In Ayurvedic medicine the foundation of health is our diet and lifestyle. According to Ayurveda the human body is made up from five categories of matter. Likewise, our food is also composed of these same five categories of matter. Hence, in Ayurveda the physical body is often referred to as the “food body” as it is nothing more than the result of the nutrients we take into our bodies.

This idea is much more profound than it seems on the surface. On one hand, it means we could modify our body’s function by modifying our food. On another hand, it means we should then be able to correct problems in tissues (to some extent) by using the appropriate diet for this purpose. Still pursuing this idea further, it could mean that if something is wrong (e.g., pollution, quality, etc.) in our food chain we will eventually manifest problems in our body because our body is the result of the food we eat.

There are many different ways we can look at this general idea that changing our diet could change our health. Before exploring this avenue of thought it is important to realize that many people and organizations have vested interests in refuting diet as factor of health and disease prevention. Even more developed are those people that state that diet is important, but these pills (which they happen to sell) will make up the difference of a nutrient poor diet (e.g., ‘you don’t have to worry about food if you buy the right pill’ mentality). Why would anyone want to refute that diet is helping to maintain health and prevent disease? Mainly for money; either to sell medicines, supplements, or a dietary system.

If we really explore the idea that our body is made of ‘food’ and ‘food’ makes our body it is empowering. Ayurveda sees this vision as empowering because it allows us to prevent disease, live healthy and happily. It is empowering to think that we have some control in a world where we are losing control of so many things so quickly and on so many levels.

The Ayurvedic view of food is that it is a pleasure to be enjoyed. The main concept in this vision is that we can eat whatever we want if we can digest it. This means if we can assimilate the nutrients in the food – assuming there are nutrients to absorb. So, we have two important concepts here:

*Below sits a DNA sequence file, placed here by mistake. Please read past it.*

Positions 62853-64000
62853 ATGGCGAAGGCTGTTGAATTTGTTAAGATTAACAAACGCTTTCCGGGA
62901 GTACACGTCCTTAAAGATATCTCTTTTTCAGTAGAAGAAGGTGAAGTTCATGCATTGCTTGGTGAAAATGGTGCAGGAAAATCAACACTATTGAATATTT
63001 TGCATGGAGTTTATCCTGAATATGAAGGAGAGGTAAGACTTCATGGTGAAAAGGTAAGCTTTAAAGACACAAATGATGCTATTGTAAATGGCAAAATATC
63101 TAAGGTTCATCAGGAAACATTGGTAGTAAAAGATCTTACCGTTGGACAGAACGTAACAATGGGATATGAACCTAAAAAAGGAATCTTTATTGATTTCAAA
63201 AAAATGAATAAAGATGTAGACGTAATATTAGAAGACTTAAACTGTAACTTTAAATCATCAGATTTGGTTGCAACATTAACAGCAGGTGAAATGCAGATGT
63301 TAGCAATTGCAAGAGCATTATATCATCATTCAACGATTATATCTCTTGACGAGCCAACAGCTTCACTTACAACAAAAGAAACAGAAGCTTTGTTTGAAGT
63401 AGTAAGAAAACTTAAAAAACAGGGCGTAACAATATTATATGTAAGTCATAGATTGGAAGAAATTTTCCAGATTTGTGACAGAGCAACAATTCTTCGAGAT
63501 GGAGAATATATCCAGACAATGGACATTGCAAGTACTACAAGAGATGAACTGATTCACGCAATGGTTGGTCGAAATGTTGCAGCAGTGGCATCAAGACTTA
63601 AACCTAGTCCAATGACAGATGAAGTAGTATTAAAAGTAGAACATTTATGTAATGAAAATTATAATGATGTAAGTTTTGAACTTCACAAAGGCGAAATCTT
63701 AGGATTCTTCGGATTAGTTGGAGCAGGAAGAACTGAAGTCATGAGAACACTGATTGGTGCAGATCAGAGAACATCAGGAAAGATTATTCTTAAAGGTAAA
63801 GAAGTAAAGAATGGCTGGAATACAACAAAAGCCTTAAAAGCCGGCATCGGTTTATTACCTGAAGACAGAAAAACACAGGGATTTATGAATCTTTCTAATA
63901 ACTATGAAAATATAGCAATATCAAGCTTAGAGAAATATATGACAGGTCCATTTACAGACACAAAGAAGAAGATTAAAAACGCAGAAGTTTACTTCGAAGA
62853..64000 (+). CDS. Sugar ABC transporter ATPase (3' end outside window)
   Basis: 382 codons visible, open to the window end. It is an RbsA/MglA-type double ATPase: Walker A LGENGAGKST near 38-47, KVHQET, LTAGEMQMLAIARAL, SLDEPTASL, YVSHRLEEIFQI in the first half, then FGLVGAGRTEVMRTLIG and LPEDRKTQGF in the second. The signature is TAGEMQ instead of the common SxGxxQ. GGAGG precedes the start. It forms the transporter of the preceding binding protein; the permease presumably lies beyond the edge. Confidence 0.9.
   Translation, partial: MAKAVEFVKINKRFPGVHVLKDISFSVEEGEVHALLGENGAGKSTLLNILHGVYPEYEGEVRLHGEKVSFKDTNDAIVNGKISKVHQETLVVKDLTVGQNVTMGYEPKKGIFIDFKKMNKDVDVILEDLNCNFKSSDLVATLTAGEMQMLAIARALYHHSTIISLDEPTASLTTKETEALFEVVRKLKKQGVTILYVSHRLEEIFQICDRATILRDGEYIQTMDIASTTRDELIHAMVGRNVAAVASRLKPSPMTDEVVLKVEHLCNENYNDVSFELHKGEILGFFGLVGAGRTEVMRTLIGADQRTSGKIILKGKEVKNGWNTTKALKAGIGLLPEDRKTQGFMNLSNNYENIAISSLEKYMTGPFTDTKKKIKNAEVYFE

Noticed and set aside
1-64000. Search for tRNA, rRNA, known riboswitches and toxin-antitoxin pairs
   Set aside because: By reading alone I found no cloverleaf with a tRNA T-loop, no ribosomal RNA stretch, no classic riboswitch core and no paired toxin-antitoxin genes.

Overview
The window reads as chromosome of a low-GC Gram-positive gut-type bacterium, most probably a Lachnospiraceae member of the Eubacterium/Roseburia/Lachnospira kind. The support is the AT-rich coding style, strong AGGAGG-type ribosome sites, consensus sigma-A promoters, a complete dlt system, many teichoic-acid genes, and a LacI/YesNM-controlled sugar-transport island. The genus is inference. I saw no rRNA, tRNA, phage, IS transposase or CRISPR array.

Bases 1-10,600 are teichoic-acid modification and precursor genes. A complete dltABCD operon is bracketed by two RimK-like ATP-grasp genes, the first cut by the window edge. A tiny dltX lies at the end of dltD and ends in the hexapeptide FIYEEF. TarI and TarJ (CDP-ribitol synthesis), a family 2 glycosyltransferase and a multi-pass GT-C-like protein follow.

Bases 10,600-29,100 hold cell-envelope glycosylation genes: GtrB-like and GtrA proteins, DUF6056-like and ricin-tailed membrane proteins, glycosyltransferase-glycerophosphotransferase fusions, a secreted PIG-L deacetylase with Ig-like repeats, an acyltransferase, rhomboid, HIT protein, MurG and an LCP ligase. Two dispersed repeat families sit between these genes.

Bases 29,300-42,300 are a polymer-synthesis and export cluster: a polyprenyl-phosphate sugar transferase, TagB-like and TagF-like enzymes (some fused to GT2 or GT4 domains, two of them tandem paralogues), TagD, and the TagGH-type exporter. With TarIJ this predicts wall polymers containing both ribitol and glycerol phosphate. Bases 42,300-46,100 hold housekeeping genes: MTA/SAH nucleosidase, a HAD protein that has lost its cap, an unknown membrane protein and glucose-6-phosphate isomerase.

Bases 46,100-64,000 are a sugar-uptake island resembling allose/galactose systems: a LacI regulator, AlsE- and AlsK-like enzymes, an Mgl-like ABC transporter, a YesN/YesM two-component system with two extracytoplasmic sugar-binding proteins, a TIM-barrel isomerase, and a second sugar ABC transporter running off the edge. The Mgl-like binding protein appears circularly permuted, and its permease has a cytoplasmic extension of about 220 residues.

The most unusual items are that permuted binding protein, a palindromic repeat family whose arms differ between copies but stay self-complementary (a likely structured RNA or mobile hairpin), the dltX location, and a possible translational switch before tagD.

1. not just swallowing food, actually being able to assimilate the nutrients in the food;
  2. if we are unable to assimilate the nutrients, the food could stick around and putrefy in the digestive system.

These two concepts are opposites, when one works the other doesn’t and vis versa. In Ayurveda, these two concepts are called Agni and Āma. Agni is the digestive ability to separate nutritive elements from non-nutritive elements and to be able to assimilate the nutritive ones into the body. These nutrients then go on to build and form tissues.

The opposite of Agni is Āma. Ama or (aama) is food that has not been assimilated as nutrients, nor evacuated as waste. It stays in the body and putrefies. The GI tract is a warm, humid, dark environment that favors purification of food that is stagnant. Ama is formed when Agni is not working well or when the food is of a very poor quality. When our digestive capacity, or Agni, is working well it is impossible for Ama (non-digested food) to form in the intestines. This is all well and good one may say, but who or what is controlling, or disturbing, Agni and our capacity to assimilate nutrients and thus form rotting food masses in the body?

Through generations of observation Ayurveda noted that the body has three managers that control all the functions, or physiology, of the body. During the fetus formation these same managers control how the structure of the body is formed, and they continue to do so until growth is finished at the end of adolescence. The nature of observation based health systems is functional in both orientation and vision. Historically traditional Greek, Persian, Chinese and Indian medical systems are all what we call now ‘functional medicine’. This is because the function of the body is given precedence over the structure of the body; structure as the result of function. Hence, all of these ancient systems have ‘managers’ that control the functions of the body (e.g., physiology).